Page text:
body washes and shampoos, as well as in laundry detergents.
Some chemicals and dyes in clothing can also cause allergic contact dermatitis. So can adhesives, including those used in wearable blood glucose monitors, and a chemical used in sports shin guards.
Symptoms of contact dermatitis include:
- A red rash
- Itching, which may be severe
- Dry, cracked, scaly skin
- Bumps and blisters, sometimes with oozing and crusting
- Swelling, burning or tenderness
Getting the proper treatment
It’s important, Yu says, to get the correct diagnosis so your child can receive proper treatment.
“While eczema can be effectively managed, the best way to treat allergic contact dermatitis is to avoid the allergen once it has been identified,” he shares.
For example, if fragrances cause an allergic reaction, use products without them. But don’t be fooled: Products marked “unscented’ have a fragrance that is masked but can still irritate the skin. Yu suggests avoiding them and looking for fragrance-free products.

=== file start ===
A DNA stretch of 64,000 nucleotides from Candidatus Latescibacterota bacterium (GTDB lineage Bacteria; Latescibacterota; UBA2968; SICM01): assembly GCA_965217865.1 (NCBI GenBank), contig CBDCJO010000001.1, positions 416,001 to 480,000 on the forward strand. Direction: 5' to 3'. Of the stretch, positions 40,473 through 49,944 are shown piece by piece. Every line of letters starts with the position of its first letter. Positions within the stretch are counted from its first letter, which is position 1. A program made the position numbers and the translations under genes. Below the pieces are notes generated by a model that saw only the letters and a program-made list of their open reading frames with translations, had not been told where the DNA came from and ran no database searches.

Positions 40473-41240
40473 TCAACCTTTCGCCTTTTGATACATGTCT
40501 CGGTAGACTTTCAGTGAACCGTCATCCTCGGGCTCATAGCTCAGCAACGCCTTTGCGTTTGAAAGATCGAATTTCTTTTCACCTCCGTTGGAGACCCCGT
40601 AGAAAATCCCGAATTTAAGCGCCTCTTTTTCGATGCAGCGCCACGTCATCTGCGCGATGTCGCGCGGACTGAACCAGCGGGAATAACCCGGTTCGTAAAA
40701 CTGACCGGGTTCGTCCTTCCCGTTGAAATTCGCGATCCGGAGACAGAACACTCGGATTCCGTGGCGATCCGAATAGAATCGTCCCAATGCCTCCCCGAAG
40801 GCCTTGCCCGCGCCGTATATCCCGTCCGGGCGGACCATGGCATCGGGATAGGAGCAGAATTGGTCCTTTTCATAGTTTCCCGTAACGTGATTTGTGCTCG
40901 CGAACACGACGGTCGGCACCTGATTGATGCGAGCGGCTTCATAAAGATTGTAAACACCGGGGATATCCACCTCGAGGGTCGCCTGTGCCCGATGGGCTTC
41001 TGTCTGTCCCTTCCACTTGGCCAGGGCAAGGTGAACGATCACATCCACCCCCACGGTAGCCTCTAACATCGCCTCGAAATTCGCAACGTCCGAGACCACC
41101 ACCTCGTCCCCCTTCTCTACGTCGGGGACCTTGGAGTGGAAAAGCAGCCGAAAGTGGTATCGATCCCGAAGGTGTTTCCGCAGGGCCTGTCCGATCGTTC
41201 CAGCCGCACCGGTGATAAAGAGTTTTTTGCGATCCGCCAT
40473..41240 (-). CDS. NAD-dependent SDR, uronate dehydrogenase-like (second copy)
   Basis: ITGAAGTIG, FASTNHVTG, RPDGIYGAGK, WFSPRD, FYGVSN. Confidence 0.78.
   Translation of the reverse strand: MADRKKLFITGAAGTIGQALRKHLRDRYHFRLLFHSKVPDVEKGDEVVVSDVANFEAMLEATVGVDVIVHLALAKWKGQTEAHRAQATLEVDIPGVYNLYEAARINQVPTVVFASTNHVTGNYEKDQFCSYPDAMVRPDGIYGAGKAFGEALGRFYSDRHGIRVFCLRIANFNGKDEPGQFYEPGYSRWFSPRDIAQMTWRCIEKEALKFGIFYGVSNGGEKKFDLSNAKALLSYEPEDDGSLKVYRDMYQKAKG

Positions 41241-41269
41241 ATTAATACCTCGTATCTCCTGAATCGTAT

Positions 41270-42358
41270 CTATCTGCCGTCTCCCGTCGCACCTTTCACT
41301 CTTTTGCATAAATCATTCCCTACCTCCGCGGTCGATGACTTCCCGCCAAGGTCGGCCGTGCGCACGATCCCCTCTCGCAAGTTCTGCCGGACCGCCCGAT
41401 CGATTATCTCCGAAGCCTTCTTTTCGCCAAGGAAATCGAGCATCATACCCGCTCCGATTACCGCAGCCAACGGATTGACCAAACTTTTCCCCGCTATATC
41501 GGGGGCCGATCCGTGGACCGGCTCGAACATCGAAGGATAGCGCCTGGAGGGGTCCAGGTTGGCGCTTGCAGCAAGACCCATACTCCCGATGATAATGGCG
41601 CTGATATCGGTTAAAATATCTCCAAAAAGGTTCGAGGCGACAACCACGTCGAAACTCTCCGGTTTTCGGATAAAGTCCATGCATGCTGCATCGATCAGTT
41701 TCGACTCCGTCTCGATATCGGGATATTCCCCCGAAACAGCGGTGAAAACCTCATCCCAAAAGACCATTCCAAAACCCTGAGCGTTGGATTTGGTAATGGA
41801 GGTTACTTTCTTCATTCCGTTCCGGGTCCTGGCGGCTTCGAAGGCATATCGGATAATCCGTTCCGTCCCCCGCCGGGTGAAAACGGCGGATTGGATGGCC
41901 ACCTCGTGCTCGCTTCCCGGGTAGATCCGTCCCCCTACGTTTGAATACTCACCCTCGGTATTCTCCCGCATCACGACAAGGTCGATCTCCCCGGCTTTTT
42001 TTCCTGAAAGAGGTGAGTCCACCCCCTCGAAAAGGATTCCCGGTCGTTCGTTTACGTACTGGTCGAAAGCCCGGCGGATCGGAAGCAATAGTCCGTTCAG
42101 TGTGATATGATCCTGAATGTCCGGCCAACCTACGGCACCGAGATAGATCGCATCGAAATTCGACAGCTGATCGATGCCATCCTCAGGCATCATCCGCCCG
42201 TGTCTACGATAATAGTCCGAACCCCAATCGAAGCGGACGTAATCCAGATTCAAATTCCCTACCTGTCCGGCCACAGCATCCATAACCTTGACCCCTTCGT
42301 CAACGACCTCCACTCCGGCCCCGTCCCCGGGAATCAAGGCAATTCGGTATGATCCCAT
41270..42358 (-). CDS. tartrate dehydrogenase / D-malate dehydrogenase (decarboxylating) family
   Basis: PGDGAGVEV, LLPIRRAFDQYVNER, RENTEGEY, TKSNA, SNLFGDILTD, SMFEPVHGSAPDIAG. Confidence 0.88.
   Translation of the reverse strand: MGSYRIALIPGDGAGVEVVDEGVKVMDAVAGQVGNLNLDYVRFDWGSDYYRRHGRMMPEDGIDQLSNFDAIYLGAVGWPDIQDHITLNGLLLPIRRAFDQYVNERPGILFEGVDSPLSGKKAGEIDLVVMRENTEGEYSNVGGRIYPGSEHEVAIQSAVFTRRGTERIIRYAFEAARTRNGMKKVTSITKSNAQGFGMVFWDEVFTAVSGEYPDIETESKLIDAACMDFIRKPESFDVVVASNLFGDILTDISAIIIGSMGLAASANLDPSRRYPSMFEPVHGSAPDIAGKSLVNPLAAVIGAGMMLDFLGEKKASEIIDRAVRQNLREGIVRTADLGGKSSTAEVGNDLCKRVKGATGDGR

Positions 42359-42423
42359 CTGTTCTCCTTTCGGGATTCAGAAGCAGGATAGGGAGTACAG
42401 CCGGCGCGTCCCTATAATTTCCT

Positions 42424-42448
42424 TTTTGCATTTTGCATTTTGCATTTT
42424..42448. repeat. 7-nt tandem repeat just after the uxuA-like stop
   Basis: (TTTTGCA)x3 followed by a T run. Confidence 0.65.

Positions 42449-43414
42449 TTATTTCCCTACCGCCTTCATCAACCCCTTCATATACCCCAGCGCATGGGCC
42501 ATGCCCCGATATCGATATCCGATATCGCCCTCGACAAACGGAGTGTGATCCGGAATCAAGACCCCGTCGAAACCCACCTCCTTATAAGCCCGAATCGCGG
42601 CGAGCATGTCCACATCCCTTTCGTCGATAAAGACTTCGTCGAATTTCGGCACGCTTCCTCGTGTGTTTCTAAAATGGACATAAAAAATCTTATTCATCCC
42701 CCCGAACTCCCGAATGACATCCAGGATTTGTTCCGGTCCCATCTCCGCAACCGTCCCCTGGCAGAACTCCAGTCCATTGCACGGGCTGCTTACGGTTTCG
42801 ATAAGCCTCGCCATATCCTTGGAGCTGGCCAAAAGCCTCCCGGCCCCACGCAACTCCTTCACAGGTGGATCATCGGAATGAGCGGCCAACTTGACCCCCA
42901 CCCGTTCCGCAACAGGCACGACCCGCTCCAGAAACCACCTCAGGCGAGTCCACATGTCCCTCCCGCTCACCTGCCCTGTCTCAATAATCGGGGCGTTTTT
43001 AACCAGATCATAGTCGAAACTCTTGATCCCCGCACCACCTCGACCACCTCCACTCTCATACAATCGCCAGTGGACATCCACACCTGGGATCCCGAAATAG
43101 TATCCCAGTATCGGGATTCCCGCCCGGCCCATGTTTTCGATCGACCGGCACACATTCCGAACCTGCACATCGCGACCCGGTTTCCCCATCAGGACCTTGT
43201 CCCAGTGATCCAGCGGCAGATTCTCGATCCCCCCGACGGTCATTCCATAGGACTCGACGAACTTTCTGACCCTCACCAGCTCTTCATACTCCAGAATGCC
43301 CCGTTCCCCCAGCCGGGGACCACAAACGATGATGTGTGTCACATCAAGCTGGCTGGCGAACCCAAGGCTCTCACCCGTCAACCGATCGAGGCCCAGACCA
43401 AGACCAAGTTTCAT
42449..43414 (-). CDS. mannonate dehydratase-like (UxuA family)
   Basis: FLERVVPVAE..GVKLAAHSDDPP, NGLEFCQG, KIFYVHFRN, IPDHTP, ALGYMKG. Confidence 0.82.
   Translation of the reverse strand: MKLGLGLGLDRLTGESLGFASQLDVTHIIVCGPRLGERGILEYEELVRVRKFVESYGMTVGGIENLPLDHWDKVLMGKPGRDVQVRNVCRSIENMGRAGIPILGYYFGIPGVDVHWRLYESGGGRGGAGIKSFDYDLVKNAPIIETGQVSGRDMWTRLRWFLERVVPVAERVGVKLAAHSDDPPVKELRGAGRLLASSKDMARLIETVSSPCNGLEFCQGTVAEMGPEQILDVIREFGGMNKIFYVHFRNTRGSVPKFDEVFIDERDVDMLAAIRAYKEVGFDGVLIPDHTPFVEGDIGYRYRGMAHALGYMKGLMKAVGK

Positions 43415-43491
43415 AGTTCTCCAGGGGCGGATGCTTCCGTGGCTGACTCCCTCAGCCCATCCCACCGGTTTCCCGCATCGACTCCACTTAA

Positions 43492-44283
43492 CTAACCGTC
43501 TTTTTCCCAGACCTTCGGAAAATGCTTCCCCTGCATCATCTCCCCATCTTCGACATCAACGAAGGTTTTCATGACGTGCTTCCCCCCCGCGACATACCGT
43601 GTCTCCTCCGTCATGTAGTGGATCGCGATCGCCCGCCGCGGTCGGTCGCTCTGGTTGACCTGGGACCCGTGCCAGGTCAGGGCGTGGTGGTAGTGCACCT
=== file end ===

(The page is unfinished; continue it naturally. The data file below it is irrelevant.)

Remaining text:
Also, be cautious about products labeled as “clean” or “natural.” The U.S. Food and Drug Administration has no specific guidelines for labeling a product as such.
“These are just buzzwords that companies put on products to tell consumers that some of the ingredients are potentially derived from natural sources,” Yu adds. “As I tell my patients, although poison ivy is natural, you wouldn’t want to use a product containing it.”
If you notice rashes or any other abnormalities on your child’s skin, it’s important to consult with your child’s doctor. He or she can perform patch testing or other tests to rule out other skin conditions. If you suspect a certain food, product, etc. is the root of your child’s skin rash, notify the doctor so that he or she can identify any potential allergies your child may have.
Essentially, the Mayo Clinic suggests seeking medical attention if:
- The rash is so uncomfortable that your child is losing sleep or distracted from daily activities
- The rash is sudden, painful, severe or widespread
- The rash doesn’t get better within three weeks
- The rash affects your child’s face or genitals
Seek immediate medical care in the following situations:
- You think your child’s skin is infected. Clues include fever and pus oozing from blisters.
- Your child’s lungs, eyes or nasal passages are painful and inflamed, perhaps from inhaling an allergen.
- You think the rash has damaged the mucous lining of your child’s mouth and digestive tract.